Will Jewish community grant Benediction to the Pope?

A sacred controversy is brewing as Pope Benedict XVI has arrived in Israel on Monday, May 11. His first day's itinerary includes a visit to the national Holocaust museum in Jerusalem.

The Pope has upset many in the Jewish world with his references to the Holocaust. That’s why when he touches down in Israel this week, exodus refugee Eli Agulnik and other survivors will be monitoring his every word.

The Pope’s wartime connections – the fact that he is German, and was a member of the Hitler Youth – is not something Eli can easily forget.

“It’s not comfortable for any Jew, but I think he made it up by deserting. He was in the German army too, and he deserted, and he understood it was a mistake, but in many things he leaves me, as an Israeli and Jew, with a bad taste in my mouth,” says Agulnik.

Pope Benedict has also pardoned a Bishop known to be a Holocaust denier. The Pope later said he wasn't aware of the British Bishop's views.

“From a public relations point of view, it was a fiasco. Nevertheless, it led to a greater clarification of the information, of checks and balances, and of the procedures under which these whole negotiations will be conducted between the Vatican and the society,” says Rabbi David Rosen, chairman of Jewish Committee for inter-religious consultations.

Pope Benedict also sparked controversy when he defended the memory of wartime Pope Pius XII. Israeli scholars believe Pius did not do enough to help save Jews, and kept a largely neutral position even after news of the Nazi extermination camps reached the Vatican. But Pope Benedict wants him to be named a saint.

The pope's first stop in Israel is at the national Holocaust museum – for some, that will go a long way toward healing the rift.

“The Vatican of course was a neutral entity during the holocaust, was not involved in murdering people, and it was involved in rescue to a certain extent. Having the Pope come here to Yad Vashem puts those issues on the table,” says Doctor Robert Rozett from Yad Vashem Holocaust Museum.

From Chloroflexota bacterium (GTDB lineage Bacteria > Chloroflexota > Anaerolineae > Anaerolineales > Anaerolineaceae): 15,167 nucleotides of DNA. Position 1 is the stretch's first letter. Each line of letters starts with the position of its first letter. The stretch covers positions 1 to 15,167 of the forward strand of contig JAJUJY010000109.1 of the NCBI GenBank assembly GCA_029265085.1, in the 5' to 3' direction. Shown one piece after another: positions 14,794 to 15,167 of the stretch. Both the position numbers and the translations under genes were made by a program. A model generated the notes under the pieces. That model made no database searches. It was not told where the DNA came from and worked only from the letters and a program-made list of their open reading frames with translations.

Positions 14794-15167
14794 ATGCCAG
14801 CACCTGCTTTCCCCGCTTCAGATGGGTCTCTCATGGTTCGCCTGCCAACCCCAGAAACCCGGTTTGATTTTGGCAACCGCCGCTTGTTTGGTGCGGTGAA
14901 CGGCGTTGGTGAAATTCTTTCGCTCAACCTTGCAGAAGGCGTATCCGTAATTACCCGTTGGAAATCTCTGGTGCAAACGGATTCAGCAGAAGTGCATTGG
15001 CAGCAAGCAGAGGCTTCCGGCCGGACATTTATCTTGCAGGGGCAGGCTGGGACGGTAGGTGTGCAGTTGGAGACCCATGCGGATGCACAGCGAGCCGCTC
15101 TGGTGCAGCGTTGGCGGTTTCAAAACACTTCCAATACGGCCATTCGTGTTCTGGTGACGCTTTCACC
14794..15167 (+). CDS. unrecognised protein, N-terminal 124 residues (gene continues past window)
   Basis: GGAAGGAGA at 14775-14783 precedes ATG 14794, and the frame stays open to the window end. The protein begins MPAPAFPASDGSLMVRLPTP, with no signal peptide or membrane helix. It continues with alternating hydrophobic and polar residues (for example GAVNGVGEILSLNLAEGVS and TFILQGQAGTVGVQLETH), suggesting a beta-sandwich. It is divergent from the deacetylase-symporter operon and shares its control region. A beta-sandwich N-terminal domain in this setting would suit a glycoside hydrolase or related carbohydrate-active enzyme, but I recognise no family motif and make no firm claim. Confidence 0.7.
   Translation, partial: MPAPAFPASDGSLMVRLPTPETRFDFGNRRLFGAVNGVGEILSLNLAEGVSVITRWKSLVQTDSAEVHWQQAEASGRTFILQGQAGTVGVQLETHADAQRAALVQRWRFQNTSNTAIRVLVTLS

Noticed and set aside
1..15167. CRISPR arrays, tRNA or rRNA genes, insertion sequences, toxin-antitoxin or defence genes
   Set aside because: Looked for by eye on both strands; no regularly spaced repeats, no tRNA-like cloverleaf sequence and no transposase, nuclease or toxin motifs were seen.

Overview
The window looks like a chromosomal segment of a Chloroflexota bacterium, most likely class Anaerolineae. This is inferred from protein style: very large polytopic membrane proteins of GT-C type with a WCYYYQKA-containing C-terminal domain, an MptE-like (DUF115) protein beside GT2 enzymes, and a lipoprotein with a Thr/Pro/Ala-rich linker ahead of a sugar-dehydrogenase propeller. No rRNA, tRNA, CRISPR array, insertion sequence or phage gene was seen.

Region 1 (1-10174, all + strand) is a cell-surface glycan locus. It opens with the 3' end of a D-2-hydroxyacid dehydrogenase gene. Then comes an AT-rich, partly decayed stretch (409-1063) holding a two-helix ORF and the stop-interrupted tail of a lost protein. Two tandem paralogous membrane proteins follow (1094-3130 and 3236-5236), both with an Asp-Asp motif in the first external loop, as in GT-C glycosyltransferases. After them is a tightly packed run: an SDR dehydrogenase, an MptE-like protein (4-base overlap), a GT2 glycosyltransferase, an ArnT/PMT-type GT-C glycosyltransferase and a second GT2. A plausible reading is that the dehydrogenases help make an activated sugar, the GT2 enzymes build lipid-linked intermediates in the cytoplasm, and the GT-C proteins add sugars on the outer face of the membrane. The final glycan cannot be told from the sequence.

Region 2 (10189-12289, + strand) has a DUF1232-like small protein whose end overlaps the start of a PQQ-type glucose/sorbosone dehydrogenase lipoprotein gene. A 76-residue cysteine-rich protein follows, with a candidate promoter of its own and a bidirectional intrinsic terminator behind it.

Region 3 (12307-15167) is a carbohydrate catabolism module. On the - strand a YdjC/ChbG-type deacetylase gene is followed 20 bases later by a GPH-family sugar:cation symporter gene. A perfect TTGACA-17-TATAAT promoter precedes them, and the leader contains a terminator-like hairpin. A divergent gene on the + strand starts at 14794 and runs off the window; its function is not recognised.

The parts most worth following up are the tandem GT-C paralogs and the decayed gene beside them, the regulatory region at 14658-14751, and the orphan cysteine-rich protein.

But a British historian and the official biographer of Winston Churchill, Sir Martin Gilbert, believes Pope Pius was a hero, and Benedict should aknowledge it.

“It is in his hands to open the Vatican archives, and I believe that he does intend to do this, and perhaps he will make some announcement about it while he is here, so that scholars can see exactly what Pius the 12th did in the war,” says Sir Martin Gilbert.

Benedict’s intention to enter the Al Aqsa Mosque – something the previous Pope did not do – is raising eyebrows among Israelis who are also unhappy with his Palestinian itinerary.

One of the proposed stops on the Pope’s visit is the Aida refugee camp in Bethlehem. But it’s not without controversy. Many say that by coming there, the Pope will be drawing attention to Palestinian suffering, and giving weight to the Palestinian right of return.

Although the Pope has reiterated his commitment to Jewish-Catholic relations, observers are worried he’ll offend someone somewhere during this trip.

Many see Benedict as a German professor – more comfortable in an ivory tower of books and ideas – than among the masses.